A prospective clinical study assessing new vertebral compression fracture after previous treatment.
The purpose of this study was to investigate the incidence and associated risk factors of new symptomatic osteoporotic vertebral compression fractures (OVCFs) in patients treated by percutaneous vertebroplasty (PVP) and kyphoplasty (PKP) versus conservative treatment, and to elucidate our findings.
Summary of background data
There are a lot of reports concerning the feasibility and efficacy of this minimally invasive procedure compared with conservative treatment, especially in pain soothing. However, it is still unclear whether the risk of subsequent fracture has increased among operative treatment patients in the long term.
From November 2005 to July 2009, 290 consecutive patients with 363 OVCFs were randomly selected for PVP/PKP or conservative treatment and evaluated with a mean follow-up of 49.4 months (36–80 months). Some parameters were characterized and statistically compared in this study. Telephone questionnaires, clinical reexamine, and plain radiographs were performed in the follow-up.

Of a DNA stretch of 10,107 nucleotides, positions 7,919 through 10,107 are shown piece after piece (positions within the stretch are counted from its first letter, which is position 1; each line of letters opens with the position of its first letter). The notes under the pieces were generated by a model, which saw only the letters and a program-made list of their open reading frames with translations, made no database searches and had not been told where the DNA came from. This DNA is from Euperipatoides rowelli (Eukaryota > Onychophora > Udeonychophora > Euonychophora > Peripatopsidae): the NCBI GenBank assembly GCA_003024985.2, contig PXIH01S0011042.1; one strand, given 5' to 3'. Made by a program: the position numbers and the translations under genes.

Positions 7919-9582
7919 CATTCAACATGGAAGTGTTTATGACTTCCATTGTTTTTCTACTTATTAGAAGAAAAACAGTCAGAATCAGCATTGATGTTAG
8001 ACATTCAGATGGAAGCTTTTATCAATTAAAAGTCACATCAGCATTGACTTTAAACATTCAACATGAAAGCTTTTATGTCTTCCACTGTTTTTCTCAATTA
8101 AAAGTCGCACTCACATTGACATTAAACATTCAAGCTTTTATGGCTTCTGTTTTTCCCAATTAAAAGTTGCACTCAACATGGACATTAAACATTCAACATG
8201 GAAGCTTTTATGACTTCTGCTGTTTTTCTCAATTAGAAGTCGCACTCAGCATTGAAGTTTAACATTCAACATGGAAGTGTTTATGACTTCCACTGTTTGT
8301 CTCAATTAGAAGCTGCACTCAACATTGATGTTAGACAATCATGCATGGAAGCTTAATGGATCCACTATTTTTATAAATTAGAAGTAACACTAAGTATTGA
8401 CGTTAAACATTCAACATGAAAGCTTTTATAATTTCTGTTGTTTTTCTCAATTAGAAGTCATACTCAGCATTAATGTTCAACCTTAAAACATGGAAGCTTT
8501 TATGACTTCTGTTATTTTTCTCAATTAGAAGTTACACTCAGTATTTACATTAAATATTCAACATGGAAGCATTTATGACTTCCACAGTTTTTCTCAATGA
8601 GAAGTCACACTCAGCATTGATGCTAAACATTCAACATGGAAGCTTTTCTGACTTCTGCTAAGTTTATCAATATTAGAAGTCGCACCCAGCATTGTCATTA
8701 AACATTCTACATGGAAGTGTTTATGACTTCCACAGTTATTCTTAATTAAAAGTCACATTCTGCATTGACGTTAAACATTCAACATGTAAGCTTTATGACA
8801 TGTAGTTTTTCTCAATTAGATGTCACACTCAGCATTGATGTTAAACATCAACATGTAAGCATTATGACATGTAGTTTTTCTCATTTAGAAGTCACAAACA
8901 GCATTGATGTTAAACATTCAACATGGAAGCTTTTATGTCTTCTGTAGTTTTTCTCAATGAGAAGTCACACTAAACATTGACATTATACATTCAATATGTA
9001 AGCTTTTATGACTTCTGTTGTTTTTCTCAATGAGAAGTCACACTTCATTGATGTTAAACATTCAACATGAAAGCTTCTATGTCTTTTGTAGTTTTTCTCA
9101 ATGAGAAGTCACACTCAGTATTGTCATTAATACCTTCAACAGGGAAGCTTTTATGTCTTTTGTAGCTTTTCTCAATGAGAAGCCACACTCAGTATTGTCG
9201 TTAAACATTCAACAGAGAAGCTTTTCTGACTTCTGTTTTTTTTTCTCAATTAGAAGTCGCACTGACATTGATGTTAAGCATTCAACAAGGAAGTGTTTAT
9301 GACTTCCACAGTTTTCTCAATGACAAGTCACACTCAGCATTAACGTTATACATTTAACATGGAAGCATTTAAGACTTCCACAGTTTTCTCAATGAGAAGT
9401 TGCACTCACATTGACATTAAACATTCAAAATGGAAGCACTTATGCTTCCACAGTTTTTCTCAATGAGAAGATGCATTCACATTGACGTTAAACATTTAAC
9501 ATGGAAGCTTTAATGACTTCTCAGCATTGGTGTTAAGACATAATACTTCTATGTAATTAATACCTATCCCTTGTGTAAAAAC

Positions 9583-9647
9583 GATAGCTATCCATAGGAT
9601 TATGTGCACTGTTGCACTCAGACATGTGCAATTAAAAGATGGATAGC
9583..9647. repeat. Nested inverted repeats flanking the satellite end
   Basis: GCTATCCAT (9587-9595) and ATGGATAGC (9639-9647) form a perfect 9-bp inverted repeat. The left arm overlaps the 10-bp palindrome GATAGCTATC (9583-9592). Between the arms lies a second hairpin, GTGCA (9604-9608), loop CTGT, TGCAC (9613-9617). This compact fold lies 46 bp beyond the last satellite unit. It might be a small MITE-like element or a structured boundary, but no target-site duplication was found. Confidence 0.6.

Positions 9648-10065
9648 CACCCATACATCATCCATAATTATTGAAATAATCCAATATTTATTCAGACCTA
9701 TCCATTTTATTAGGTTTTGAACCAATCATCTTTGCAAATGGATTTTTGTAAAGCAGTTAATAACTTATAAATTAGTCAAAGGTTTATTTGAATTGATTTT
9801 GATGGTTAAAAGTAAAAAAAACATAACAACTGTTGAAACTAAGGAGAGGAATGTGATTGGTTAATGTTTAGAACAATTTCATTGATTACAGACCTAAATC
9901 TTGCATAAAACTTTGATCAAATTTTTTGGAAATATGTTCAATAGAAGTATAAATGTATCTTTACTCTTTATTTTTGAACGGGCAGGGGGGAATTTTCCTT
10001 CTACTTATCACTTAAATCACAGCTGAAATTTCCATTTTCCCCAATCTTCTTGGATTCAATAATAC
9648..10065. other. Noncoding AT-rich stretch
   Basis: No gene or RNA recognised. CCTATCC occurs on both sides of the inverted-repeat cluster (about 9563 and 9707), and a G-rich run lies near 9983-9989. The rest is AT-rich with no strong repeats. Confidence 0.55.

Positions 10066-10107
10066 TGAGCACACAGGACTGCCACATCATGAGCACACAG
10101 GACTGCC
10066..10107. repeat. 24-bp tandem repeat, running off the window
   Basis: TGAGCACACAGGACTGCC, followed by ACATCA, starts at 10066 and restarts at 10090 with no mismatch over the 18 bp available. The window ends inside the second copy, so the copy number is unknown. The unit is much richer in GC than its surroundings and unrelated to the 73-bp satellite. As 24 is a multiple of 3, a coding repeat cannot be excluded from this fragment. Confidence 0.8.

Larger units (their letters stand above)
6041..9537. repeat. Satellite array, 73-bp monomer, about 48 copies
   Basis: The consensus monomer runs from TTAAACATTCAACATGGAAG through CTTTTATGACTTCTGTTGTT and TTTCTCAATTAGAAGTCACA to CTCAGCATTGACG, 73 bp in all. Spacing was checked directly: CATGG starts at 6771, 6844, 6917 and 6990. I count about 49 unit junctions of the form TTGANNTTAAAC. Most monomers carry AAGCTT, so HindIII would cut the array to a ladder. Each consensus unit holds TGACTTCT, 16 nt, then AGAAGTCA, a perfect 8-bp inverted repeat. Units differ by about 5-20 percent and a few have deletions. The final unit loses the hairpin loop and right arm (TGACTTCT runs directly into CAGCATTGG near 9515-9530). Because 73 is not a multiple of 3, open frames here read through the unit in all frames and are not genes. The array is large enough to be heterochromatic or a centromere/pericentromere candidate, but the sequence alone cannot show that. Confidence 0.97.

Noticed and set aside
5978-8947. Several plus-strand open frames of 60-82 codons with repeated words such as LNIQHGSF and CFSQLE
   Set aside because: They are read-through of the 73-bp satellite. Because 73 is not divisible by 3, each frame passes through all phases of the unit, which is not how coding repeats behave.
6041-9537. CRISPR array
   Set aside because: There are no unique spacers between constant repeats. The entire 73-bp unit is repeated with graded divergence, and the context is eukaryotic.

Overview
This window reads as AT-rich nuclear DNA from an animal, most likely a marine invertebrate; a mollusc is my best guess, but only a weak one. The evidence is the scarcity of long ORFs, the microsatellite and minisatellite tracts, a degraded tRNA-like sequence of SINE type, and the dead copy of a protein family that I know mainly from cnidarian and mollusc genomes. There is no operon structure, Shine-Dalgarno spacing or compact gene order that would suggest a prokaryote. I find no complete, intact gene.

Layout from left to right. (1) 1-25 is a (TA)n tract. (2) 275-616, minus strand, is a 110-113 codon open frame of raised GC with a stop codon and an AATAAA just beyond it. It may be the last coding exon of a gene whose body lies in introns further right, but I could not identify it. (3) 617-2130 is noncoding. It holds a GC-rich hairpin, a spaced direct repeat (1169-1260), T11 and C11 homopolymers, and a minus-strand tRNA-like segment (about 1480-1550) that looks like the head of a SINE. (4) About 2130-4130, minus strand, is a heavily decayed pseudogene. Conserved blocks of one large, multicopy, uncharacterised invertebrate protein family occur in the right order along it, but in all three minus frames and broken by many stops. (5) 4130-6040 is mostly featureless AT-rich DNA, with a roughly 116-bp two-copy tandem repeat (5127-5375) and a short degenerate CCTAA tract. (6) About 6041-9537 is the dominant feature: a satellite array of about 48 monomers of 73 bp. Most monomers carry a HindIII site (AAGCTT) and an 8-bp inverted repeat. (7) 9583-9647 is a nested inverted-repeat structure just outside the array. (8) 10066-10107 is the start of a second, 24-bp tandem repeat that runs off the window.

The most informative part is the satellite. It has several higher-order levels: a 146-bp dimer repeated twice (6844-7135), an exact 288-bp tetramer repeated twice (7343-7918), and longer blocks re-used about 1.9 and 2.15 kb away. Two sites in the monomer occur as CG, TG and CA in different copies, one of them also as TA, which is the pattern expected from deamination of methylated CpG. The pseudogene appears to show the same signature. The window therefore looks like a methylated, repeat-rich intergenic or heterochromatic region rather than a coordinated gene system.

Thirty-one of 290 (10.7 %) patients had experienced 42 newly developed symptomatic secondary OVCFs. Among 169 operation (53.3 % vertebroplasty, 46.7 % kyphoplasty) and 121 comparison patients, there is no significant statistical difference of new OVCFs incidence between the two groups calculated by patient proportion. However, in separate, the rate of secondary adjacent fractures calculated by vertebral refracture number is significantly higher than non-adjacent levels in PVP/PKP group but no significant statistical difference was observed in conservative group. The time interval of recompression after operative procedure was much shorter than that for comparison group (9.7 ± 17.8 versus 22.4 ± 7.99 months, p = 0.017). In addition, older age, gender, fracture times, location of original fracture segment, the amount of cement, cement leakage, operation modality (PVP or PKP),and initial number of OVCFs were documented, but these were not the influencing factors in this study (p > 0.05).
Patients who had experienced PVP/PKP were not associated with an increased risk of recompression in new levels. However, recompression in new levels of PVP/PKP group occurred much sooner than that of conservative group in the follow-up period. The incidence of new vertebral fractures observed at adjacent levels was substantially higher but no sooner than at distant levels in PVP/PKP group. No major risk factors involving new OVCFs have been found in this study and augmentation for sandwich situation is not necessary.